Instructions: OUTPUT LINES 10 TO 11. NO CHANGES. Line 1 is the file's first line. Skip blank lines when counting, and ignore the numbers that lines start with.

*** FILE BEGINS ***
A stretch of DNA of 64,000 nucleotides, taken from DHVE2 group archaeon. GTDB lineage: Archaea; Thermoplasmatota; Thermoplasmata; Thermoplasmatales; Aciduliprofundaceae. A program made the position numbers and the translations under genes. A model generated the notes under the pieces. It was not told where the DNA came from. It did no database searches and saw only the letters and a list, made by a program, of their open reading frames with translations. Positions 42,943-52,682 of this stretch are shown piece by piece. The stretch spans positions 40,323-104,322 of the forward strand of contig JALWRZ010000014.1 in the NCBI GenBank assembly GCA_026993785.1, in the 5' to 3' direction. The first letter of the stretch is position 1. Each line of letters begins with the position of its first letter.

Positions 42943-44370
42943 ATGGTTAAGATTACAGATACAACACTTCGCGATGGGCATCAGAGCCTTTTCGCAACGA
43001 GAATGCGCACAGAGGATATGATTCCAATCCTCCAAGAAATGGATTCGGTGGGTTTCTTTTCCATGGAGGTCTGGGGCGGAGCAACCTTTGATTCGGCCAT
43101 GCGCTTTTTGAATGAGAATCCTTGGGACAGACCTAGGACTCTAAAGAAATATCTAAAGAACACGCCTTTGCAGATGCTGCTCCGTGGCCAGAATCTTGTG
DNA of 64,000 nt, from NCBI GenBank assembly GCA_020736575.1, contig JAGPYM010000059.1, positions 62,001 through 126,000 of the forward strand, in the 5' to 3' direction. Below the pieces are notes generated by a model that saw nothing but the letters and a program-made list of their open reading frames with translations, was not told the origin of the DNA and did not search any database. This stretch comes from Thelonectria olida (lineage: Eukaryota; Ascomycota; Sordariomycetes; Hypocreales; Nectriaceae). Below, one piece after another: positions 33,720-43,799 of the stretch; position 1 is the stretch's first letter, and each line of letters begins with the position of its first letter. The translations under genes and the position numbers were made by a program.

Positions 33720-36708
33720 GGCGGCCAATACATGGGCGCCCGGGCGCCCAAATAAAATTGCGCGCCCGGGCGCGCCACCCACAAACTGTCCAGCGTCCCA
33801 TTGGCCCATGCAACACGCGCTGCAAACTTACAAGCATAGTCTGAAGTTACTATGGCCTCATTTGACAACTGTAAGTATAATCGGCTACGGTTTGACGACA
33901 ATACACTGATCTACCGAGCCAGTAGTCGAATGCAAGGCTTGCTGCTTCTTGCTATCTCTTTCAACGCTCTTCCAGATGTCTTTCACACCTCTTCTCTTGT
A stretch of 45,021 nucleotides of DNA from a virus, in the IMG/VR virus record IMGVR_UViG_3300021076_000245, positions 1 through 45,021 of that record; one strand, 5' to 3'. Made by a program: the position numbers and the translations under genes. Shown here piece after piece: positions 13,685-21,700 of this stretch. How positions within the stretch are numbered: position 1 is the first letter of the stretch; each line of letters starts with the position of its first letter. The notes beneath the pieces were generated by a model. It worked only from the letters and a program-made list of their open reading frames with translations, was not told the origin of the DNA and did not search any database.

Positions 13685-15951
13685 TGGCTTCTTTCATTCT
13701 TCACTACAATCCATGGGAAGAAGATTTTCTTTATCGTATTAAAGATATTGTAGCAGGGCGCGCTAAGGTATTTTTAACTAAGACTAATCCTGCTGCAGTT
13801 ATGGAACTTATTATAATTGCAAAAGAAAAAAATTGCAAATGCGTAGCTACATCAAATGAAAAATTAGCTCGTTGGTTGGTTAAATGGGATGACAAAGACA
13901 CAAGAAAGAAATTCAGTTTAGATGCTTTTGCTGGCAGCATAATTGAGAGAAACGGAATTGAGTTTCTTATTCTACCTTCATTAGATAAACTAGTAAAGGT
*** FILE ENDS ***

33901 ATACACTGATCTACCGAGCCAGTAGTCGAATGCAAGGCTTGCTGCTTCTTGCTATCTCTTTCAACGCTCTTCCAGATGTCTTTCACACCTCTTCTCTTGT
A stretch of 45,021 nucleotides of DNA from a virus, in the IMG/VR virus record IMGVR_UViG_3300021076_000245, positions 1 through 45,021 of that record; one strand, 5' to 3'. Made by a program: the position numbers and the translations under genes. Shown here piece after piece: positions 13,685-21,700 of this stretch. How positions within the stretch are numbered: position 1 is the first letter of the stretch; each line of letters starts with the position of its first letter. The notes beneath the pieces were generated by a model. It worked only from the letters and a program-made list of their open reading frames with translations, was not told the origin of the DNA and did not search any database.